Navicat Blog

May 29, 2019 by Robert Gravelle

The Some SELECT Queries You Must Know blog presented a couple of the most important queries to know, along with some examples. Continuing with that theme, today's blog focuses on the invaluable BETWEEN operator.

May 23, 2019 by Robert Gravelle

Data is a core part of many businesses both big and small. For example, Facebook stores each user's profile information, including data about their friends and posts within a database system. SQL (short for Structured Query Language) is the programming language that enables developers and database administrators to work with that data.

There are a few frequently used SQL commands you should be familiar with for database work. Not including Data Definition Languages (DDL) or Data Manipulation Language (DML) statements, SQL commands include those to fetch data from tables and views using the SELECT statement. Today's blog will present a couple of the most important queries to know, along with some examples using Navicat Premium as the database client.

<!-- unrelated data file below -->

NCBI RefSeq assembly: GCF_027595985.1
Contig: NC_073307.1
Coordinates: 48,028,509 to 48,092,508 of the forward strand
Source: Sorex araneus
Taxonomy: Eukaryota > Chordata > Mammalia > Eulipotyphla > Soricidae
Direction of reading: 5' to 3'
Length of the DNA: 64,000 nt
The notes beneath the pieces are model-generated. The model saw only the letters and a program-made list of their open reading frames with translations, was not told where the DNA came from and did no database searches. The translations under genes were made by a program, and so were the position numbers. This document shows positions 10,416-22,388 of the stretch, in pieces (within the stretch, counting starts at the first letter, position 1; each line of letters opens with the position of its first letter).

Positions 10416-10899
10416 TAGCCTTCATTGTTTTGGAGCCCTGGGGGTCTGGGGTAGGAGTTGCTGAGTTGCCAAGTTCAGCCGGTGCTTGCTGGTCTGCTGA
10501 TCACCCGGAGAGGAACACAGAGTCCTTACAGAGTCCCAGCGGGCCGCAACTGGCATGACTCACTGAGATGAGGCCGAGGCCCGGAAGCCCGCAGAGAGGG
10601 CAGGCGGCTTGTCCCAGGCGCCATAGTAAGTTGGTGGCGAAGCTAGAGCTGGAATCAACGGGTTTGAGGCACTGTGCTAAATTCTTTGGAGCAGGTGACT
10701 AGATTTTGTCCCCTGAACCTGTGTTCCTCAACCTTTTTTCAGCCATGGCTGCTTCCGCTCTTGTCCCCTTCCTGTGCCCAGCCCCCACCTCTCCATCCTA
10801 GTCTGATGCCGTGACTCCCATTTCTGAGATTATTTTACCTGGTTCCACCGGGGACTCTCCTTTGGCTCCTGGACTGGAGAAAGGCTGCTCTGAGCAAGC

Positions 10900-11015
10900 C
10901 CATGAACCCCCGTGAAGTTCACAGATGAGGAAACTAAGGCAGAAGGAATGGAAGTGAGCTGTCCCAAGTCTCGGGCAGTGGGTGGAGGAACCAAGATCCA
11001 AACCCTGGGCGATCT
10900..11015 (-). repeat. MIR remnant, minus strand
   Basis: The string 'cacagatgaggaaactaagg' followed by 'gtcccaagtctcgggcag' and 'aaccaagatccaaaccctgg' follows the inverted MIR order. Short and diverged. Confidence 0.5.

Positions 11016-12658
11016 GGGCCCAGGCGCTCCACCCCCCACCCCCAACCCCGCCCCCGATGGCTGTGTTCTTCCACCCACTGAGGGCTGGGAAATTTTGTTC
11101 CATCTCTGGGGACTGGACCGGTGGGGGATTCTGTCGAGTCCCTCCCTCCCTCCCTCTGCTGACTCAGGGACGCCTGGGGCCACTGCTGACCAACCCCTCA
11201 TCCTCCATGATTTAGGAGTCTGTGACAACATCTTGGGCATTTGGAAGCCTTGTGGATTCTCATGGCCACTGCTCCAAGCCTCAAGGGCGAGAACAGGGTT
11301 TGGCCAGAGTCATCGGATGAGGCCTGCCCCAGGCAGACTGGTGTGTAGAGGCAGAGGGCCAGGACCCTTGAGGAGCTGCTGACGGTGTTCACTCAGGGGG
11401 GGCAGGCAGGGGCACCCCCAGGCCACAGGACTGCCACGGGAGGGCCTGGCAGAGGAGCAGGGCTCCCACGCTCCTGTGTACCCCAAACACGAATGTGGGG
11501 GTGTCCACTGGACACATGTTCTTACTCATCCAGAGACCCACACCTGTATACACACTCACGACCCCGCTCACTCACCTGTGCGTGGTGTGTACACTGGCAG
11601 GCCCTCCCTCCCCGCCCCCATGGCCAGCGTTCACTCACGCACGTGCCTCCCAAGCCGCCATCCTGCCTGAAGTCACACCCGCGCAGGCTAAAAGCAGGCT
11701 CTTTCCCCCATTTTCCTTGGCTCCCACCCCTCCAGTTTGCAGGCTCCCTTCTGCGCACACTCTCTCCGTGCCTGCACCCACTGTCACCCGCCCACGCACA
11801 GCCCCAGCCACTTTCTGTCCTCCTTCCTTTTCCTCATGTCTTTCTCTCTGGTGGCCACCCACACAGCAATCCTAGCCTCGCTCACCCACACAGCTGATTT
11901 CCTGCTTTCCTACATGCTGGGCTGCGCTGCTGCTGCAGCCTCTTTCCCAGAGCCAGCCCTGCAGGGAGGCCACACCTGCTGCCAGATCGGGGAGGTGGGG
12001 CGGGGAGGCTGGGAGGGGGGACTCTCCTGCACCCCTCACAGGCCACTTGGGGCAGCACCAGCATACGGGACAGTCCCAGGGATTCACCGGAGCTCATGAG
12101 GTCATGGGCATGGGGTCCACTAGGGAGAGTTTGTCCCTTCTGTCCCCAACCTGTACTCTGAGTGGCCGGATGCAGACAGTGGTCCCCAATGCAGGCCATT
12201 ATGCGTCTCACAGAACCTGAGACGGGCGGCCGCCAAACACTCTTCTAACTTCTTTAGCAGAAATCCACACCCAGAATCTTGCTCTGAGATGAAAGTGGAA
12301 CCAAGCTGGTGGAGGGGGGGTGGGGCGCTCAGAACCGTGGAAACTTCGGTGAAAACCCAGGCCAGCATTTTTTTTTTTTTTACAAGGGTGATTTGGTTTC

May 16, 2019 by Robert Gravelle

In last week's How the MySQL 8 Performance Schema Helps Diagnose Query Deadlocks blog, we had a crash course on Mutexes and Threads, learned about the MySQL Performance Schema, and applied a few queries against it for investigating performance bottlenecks. In today's follow-up will present a different approach to bottlenecks and deadlock investigation using Navicat Monitor.

May 7, 2019 by Robert Gravelle

MySQL 5.5 saw the addition of the performance_schema and information_schema databases. As we saw in last week's blog, tables in information_schema contain statistical information about tables, plugins, partitions, processlist, status and global variables. As the name suggests, the tables of the performance_schema can be utilized to improve performance of our MySQL instances. Just how to do that will be the topic of today's blog. Just like last time, we'll be using Navicat Premium to demo the various queries.

Apr 30, 2019 by Robert Gravelle

In relational databases, database metadata, such as information about the MySQL server, the name of a database or table, the data type of a column, or access privileges are stored in the data dictionary and/or system catalog. MySQL's provides database metadata in a special schema called INFORMATION_SCHEMA. There is one INFORMATION_SCHEMA within each MySQL instance. It contains several read-only tables that you can query to obtain the information that you are looking for. In today's blog, we'll explore a few practical uses for the INFORMATION_SCHEMA, as demonstrated using Navicat Premium.

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